New Year Brings FoIA Changes, but Will They Help Journalists?

Article excerpt

It is almost unheard

of for a freedom of information bureaucrat to be demoted, penalized financially, suspended or fired for over-withholding.

The federal Freedom of Information Act has been around for 30years. It is so much a part of the reporting atmosphere that when journalists use it to request information, both their successes and their frustrations are taken for granted.

The Freedom of Information Act should not be taken for granted. The majority of journalists never use it, which is an indictment of their training and/or their attitude. Of those who use it, they too frequently let recalcitrant executive branch agencies and adverse judicial branch decisions prevail.

With the arrival of 1997, all manner of journalists-successful users, frustrated users and nonusers have fresh reason to think about the federal Freedom of Information Act. That is because significant new amendments, known as the Electronic Freedom of Information Act (House Bill 3802; Public Law 104-231), take force this year.

Many journalists, legislators and public-interest lawyers are optimistic about the new law making a big difference for the better. Although a heavy user in the past who sometimes received satisfaction, I am pessimistic. Before explaining why, though, a summary of the changes is in order.

Summary of changes

The Freedom of Information Act, thanks to the amendments, finally redefines records to include those maintained by a federal agency in computerized/electronic formats. In fact, records created as of Nov. 1, 1996, must be available online as well as in hard copy if the agency has online capabilities. If an agency can demonstrate it lacks online capabilities, it must use an alternate electronic format, such as a CD-ROM or a computer diskette.

When ajournalist (or any other requester) wants information in electronic format, an agency must make reasonable efforts to produce that format, unless the agency can show significant interference with normal operations.

The amendments contain other provisions that should be friendly to journalists. For example, an agency must now release information given to previous requesters when receiving a current request. An index of previously released material must be created by every agency subject to the law, then made available online by the end of 1999.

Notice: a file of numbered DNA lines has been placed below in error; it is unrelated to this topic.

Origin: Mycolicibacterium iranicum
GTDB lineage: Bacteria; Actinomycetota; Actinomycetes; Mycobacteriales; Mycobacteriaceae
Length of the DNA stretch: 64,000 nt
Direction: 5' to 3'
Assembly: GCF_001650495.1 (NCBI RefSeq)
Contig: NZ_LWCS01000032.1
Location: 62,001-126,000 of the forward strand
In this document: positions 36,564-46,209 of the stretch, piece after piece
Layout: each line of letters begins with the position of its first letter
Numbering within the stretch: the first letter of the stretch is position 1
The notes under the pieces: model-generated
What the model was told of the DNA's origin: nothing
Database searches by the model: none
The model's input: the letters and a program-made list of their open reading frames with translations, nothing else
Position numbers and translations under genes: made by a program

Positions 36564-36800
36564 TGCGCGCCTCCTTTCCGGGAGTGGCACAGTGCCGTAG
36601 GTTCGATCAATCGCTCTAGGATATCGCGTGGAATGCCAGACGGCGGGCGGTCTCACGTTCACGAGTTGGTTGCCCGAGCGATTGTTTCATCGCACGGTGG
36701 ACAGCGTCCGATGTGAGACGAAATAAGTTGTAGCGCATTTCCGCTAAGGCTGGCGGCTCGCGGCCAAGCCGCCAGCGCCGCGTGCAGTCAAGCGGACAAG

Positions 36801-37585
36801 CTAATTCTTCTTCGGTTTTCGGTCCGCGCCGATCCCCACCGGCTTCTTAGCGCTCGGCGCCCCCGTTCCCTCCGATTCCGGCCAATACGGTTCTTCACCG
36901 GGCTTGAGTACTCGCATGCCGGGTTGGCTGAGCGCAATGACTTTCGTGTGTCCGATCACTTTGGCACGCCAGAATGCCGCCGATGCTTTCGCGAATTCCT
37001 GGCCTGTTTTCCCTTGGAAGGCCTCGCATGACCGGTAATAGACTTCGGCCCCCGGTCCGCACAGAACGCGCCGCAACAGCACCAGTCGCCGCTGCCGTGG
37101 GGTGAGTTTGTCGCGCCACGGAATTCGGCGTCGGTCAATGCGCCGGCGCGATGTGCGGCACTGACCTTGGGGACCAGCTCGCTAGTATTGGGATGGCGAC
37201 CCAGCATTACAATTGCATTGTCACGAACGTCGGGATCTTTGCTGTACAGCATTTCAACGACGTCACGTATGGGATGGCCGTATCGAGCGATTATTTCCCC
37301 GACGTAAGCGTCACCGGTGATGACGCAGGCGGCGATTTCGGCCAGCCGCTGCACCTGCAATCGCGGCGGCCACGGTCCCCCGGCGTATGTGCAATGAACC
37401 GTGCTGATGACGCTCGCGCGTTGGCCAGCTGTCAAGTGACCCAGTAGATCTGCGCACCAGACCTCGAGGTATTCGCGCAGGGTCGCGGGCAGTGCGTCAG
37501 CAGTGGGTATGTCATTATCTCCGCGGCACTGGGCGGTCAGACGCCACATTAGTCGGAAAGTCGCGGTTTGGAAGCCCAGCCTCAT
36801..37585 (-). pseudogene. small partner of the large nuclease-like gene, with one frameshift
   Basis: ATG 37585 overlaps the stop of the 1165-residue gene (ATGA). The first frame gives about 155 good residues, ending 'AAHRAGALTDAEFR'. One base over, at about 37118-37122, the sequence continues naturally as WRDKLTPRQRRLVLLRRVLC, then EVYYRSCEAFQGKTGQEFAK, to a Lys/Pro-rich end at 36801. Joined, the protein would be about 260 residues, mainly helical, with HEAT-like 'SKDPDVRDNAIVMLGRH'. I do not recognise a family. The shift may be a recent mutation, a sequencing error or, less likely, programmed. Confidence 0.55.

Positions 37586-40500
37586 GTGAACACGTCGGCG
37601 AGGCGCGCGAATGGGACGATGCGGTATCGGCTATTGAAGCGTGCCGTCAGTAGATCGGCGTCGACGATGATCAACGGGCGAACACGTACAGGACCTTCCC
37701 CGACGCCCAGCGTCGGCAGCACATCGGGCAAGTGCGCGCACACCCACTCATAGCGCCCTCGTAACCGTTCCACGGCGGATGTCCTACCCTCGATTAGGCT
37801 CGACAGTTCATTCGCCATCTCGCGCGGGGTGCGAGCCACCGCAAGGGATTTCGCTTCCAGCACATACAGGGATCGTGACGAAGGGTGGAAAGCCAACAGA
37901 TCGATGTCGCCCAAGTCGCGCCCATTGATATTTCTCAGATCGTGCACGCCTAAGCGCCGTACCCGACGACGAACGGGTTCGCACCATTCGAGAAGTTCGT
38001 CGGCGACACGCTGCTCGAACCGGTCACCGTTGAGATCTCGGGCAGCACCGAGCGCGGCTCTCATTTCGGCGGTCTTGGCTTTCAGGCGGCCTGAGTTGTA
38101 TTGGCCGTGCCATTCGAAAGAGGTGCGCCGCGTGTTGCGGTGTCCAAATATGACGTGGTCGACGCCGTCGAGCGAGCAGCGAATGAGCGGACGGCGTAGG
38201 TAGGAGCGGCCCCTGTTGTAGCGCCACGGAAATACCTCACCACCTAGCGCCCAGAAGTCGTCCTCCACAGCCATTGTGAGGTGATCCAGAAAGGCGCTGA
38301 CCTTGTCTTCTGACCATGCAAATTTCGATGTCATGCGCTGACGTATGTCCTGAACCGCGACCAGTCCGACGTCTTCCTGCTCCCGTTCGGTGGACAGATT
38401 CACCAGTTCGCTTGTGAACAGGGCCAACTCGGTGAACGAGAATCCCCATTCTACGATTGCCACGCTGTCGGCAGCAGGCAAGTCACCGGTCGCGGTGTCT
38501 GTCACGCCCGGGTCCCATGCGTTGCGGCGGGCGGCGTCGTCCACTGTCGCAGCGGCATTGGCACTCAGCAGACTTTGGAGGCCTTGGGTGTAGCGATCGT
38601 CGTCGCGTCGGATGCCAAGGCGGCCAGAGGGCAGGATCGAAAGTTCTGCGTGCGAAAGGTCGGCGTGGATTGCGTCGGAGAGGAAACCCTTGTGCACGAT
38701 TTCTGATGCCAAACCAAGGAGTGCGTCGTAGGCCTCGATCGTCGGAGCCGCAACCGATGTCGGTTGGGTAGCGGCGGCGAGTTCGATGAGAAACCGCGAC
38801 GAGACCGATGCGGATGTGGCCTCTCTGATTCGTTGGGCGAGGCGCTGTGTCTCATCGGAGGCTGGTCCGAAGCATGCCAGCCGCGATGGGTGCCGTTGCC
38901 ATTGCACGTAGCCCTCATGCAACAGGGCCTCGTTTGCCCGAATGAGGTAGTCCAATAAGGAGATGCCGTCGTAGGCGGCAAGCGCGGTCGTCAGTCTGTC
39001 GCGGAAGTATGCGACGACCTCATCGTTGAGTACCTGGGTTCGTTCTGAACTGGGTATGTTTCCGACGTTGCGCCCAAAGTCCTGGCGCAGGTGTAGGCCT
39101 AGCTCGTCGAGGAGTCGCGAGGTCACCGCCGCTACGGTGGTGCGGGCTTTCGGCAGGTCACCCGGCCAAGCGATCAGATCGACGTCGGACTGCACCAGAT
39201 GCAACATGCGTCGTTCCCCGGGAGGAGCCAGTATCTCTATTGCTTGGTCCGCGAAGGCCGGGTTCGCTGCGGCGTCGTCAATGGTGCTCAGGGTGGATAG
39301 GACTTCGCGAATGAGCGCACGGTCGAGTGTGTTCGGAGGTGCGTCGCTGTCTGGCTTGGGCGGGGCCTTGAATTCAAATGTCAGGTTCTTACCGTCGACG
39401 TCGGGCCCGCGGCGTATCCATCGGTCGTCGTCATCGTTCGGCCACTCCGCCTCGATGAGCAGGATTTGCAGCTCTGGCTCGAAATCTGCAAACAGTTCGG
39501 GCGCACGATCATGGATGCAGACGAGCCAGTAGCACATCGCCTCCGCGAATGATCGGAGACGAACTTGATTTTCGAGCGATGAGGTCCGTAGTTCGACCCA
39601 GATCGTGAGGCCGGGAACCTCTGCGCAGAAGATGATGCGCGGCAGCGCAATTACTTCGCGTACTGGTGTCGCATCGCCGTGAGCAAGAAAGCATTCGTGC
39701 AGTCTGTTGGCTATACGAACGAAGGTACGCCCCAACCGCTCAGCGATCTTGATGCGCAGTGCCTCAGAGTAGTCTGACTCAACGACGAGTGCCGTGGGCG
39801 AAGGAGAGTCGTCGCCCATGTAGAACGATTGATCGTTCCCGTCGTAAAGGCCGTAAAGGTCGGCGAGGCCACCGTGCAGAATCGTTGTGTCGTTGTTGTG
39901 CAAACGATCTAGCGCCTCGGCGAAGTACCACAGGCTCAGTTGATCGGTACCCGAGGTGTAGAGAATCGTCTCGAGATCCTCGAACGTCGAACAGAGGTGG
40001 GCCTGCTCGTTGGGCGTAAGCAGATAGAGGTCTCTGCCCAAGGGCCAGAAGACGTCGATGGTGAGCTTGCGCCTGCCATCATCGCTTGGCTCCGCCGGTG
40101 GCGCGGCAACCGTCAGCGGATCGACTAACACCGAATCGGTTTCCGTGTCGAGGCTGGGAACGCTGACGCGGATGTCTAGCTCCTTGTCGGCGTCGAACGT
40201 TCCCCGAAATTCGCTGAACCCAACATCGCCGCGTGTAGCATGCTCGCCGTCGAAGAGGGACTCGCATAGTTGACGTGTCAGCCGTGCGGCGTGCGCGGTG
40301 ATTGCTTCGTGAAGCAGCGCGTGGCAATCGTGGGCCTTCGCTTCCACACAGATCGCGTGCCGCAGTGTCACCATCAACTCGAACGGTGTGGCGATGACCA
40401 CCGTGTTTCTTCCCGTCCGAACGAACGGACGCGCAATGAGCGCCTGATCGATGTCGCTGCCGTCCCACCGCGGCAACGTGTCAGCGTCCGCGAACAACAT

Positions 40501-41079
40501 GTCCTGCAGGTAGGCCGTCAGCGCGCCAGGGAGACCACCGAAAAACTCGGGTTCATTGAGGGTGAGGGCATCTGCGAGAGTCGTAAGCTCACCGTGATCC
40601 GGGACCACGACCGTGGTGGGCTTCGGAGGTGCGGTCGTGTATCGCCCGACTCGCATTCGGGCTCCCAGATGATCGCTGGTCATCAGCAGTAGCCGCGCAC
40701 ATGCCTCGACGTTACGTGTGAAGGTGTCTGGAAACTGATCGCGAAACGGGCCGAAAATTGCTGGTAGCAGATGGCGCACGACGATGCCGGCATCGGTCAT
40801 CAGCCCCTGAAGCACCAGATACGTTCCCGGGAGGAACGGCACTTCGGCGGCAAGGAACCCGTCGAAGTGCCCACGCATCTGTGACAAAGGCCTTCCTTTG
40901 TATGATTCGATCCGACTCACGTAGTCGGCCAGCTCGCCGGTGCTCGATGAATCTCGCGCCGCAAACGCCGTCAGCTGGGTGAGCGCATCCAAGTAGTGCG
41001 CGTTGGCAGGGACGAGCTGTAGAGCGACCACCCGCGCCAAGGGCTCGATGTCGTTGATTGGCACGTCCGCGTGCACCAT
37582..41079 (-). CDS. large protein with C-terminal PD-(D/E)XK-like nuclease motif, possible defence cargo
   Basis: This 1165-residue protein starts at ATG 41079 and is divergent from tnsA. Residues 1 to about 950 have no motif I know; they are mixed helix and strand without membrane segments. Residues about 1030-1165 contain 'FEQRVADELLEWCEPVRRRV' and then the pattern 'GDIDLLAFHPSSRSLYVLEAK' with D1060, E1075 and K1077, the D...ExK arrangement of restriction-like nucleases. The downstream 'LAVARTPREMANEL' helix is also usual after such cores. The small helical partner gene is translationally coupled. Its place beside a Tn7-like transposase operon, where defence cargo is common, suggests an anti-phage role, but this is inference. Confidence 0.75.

In limited circumstances, journalists might see expedited handling of their requests. The amendments contain a "compelling need" provision, so that information requests will be processed more quickly than usual if a journalist demonstrates an "urgency to inform the public concerning actual or alleged federal government activity."

Agencies will be allowed to take 20 working days to grant or deny a request because of the amendments. The previous limit was 10 working days, but journalists have lost little. That is because few agencies observed the 10-day limit anyway on massive requests, invoking their right to an extension due to "unusual circumstances." The amendments establish a mechanism for negotiation between agency personnel and requesters about response times. Agencies, however, are not supposed to insist on extensions because of processing backlogs. Part of the negotiation process allows agencies to scrap the first-come, first-served protocol based on the complexity of a request.

Journalists considering making a request at a given agency should eventually have a better fix on agency performance under the amendments. That is because agency annual reports to Congress should contain lots more detail about backlogs and processing times.

Sounds good, problems persist

Most of the changes sound good for journalists. So why am I pessimistic? Because legislation often fails to change entrenched attitudes. Federal employees in executive branch agency freedom of information offices too often have the wrong attitude. They believe they can get into trouble if they release sensitive information to pesky reporters. …